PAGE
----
2006, by David Rock.
I was first read “Quiet Leadership” after hearing Rock lecture at a coaching conference around 2008. I routinely suggest this title to coaching clients who want to move away from an ineffective command and control leadership style they realize that having the right answer has little relevance if no one will take direction and do what they say. In the current work environments, where constituents are highly capable knowledge workers in their own right, leaders need to focus on their staff’s mindset, their level of insight, and their learning. By enhancing the capacity of the individuals and teams in their organizations, leaders expand the capacity of the whole organization to face daunting challenges. The question is how.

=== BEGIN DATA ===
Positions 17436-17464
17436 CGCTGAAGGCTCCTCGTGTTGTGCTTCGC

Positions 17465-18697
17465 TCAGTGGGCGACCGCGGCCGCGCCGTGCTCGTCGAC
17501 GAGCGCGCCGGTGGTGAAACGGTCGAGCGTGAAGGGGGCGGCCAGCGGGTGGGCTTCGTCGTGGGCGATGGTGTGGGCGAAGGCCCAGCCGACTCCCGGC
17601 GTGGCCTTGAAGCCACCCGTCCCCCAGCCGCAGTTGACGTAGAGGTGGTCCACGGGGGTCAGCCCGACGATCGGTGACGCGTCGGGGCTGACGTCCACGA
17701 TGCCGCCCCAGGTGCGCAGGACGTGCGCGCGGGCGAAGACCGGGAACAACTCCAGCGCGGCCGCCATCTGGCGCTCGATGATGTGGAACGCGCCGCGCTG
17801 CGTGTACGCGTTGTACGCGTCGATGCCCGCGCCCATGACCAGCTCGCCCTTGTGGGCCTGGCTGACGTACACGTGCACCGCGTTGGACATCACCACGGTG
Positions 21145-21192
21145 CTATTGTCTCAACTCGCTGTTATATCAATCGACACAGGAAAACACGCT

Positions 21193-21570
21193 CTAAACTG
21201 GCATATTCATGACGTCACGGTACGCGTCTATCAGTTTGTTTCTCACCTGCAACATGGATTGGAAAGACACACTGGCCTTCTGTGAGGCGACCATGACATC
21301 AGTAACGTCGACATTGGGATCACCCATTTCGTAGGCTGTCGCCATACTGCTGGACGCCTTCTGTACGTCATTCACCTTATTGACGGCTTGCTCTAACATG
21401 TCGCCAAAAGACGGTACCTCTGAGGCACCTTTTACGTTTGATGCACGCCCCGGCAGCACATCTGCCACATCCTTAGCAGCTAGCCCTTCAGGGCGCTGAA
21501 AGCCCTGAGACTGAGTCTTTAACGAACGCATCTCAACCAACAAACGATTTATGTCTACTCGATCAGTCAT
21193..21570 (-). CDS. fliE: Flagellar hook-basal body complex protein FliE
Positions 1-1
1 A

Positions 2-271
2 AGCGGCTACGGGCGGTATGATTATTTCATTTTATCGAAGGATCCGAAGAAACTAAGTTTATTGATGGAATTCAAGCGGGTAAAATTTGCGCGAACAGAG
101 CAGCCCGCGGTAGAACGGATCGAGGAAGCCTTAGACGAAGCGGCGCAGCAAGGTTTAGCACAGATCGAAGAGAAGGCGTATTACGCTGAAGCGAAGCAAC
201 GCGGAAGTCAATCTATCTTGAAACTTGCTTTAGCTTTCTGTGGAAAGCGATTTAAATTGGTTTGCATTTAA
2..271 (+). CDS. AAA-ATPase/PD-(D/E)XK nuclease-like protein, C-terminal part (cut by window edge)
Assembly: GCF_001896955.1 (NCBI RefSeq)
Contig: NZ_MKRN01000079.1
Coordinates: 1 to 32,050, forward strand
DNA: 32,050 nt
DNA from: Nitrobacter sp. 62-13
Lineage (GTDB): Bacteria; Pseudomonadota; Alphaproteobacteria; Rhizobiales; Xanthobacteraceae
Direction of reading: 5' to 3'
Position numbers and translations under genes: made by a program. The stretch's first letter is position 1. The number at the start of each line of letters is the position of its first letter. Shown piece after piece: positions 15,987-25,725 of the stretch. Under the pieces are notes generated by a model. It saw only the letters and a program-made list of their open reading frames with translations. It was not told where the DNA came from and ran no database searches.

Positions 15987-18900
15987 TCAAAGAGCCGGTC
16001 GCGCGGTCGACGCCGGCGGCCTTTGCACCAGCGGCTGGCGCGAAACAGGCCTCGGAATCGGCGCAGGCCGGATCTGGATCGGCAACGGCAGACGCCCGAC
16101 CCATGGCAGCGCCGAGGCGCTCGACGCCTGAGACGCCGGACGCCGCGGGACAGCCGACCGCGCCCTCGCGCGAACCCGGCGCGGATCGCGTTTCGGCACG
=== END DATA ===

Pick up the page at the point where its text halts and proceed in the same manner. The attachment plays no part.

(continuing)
Rock explores a “coach approach” to leadership that integrates principles of brain science and emotional intelligence with strategies on how to lead. The book articulates how to become a developmental leader who focuses on facilitating learning of individuals and teams, which values process as well as outcomes. The examples and stories flesh out the suggested approach in an accessible way. None-the-less, I will caution you. It’s the kind of book that makes perfect sense when you read it, and then, when you try and live it out, it proves to be more challenging than you may have realized.